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Testing Twin Deficits Hypothesis: Using VARs and Variance Decomposition

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Author Info

  • Ahmad Zubaidi Baharumshah

    (UPM)

  • Evan Lau

    (UNIMAS)

  • Ahmed M. Khalid

    (Bond University)

Abstract

This paper examines the twin deficits hypothesis in Indonesia, Malaysia, the Philippines and Thailand (ASEAN-4 countries). The major findings of this paper are: (1) Long run relationships are detected between budget and current account deficits. (2) We found that the Keynesian reasoning fits well for Thailand since a unidirectional relationship exists which runs from budget deficit to current account deficit. For Indonesia the reverse causation (current account targeting) is detected while the empirical results indicate that a bidirectional pattern of causality exists for Malaysia and the Philippines. (3) We also found support for an indirect causal relationship that runs from budget deficit to higher interest rates, and higher interest rates lead to the appreciation of the exchange rate and this leads to the widening of current account deficit. (4) The results of the variance decompositions and impulse response functions suggest that the consequences of large budget and current account deficits become noticeable only over the long run.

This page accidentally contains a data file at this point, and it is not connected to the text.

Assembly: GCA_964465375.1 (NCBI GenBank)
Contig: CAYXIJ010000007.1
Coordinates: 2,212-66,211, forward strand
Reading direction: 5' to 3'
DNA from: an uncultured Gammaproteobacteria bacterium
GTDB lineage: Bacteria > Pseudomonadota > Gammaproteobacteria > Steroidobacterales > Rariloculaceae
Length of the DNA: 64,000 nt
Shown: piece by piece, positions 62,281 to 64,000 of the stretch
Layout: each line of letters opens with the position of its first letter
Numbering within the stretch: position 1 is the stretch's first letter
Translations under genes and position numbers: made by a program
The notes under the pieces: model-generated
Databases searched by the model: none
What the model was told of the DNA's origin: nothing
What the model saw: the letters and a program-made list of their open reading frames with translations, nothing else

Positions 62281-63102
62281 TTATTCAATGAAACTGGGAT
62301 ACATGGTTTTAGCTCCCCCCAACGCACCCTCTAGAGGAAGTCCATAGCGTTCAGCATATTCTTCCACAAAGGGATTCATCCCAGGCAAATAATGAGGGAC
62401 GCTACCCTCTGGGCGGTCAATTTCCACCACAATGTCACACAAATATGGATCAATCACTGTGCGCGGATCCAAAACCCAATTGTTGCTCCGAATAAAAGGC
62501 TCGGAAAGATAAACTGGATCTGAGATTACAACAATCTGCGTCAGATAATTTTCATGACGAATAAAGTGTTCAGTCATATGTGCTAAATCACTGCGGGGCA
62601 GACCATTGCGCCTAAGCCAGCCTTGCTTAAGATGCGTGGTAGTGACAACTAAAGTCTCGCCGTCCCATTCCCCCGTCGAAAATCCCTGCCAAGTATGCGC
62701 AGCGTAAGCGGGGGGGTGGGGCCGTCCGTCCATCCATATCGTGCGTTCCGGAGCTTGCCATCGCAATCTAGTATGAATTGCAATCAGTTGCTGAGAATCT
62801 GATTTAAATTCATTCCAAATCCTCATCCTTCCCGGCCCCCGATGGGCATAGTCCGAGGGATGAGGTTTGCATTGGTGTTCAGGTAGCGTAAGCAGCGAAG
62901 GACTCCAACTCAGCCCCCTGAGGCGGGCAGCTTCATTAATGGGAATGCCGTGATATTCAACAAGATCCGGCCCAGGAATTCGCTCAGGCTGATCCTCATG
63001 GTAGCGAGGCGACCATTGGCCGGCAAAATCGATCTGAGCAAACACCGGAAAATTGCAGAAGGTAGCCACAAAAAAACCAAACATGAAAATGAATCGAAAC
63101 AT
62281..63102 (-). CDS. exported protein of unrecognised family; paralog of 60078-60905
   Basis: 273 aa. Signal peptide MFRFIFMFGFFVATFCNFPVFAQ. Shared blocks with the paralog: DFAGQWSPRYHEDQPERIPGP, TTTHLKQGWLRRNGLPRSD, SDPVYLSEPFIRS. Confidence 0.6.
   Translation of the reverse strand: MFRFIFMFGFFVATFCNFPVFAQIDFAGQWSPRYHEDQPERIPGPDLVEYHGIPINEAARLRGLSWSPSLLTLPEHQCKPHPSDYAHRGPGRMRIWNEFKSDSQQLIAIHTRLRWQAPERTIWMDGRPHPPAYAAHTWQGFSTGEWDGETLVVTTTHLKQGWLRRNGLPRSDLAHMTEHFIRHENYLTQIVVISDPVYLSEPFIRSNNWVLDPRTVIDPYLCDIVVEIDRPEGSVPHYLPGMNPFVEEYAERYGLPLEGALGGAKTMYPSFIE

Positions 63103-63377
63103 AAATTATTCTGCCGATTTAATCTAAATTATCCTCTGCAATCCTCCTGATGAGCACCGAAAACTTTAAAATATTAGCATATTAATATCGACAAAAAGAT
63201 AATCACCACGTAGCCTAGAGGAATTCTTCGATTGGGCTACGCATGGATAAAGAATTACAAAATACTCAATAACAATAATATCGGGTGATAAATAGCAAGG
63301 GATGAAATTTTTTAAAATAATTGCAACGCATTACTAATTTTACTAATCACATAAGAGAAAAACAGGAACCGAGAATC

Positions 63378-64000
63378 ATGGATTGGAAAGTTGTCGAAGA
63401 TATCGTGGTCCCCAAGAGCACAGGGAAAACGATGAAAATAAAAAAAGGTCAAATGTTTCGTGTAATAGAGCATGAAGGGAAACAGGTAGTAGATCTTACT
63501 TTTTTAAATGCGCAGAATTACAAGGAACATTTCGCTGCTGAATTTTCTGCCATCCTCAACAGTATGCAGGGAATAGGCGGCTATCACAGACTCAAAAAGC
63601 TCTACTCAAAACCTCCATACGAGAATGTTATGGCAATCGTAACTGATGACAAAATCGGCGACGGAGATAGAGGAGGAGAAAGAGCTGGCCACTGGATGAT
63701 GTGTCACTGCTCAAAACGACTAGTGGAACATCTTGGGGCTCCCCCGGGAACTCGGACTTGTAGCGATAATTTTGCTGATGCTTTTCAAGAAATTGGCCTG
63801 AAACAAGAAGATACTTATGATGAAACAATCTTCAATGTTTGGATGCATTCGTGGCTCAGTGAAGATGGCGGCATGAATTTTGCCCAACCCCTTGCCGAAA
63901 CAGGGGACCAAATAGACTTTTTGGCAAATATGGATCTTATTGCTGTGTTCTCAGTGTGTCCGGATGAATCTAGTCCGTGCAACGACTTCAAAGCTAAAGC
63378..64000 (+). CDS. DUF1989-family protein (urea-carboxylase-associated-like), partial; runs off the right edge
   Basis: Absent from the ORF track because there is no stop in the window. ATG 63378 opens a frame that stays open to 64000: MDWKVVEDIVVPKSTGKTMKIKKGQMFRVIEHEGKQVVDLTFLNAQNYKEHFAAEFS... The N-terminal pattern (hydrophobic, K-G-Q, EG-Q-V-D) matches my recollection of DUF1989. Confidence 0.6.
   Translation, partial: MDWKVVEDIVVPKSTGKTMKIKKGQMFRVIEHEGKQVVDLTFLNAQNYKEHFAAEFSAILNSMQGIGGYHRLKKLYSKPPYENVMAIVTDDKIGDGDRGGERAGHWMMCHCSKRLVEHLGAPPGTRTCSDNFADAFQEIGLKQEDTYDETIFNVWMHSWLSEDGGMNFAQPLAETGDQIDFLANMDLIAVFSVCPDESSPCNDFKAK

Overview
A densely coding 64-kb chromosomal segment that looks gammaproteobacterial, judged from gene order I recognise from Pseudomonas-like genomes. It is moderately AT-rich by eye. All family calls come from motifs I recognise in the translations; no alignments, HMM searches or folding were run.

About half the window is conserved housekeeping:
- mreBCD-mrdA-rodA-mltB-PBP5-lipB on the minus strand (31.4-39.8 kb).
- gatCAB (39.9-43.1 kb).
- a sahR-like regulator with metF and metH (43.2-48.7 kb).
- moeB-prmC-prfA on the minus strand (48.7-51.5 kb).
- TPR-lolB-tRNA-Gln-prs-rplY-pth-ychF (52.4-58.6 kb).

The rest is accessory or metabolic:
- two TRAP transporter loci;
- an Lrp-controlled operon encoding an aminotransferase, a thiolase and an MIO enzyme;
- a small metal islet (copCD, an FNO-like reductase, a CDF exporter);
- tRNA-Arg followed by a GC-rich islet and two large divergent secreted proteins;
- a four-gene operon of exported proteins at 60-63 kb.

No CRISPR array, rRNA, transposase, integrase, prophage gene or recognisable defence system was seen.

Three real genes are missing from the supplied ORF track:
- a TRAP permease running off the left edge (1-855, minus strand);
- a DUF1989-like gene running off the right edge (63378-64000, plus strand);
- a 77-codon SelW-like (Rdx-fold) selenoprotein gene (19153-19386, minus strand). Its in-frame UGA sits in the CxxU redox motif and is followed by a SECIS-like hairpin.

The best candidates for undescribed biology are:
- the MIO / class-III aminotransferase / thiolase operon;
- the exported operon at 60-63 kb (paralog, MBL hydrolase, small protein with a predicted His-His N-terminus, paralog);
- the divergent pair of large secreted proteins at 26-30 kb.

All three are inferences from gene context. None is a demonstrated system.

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Bibliographic Info

Paper provided by EconWPA in its series International Finance with number 0504001.

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Date of creation: 01 Apr 2005
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Handle: RePEc:wpa:wuwpif:0504001

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Web page: http://128.118.178.162

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Keywords: Twin deficits; Cointegration; Variance Decomposition;

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References

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Citations

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Cited by:
  1. Ahmad Zubaidi Baharumshah & Evan Lau, 2009. "Structural breaks and the twin deficits hypothesis: Evidence from East Asian countries," Economics Bulletin, AccessEcon, vol. 29(4), pages 2517-2524.
  2. Evan Lau & Tuck Cheong Tang, 2009. "Twin deficits in Cambodia: Are there Reasons for Concern? An Empirical Study," Development Research Unit Working Paper Series 11-09, Monash University, Department of Economics.
  3. Evan Lau & Tuck Cheong Tang, 2009. "Twin deficits in Cambodia: An Empirical Study," Economics Bulletin, AccessEcon, vol. 29(4), pages 2783-2794.

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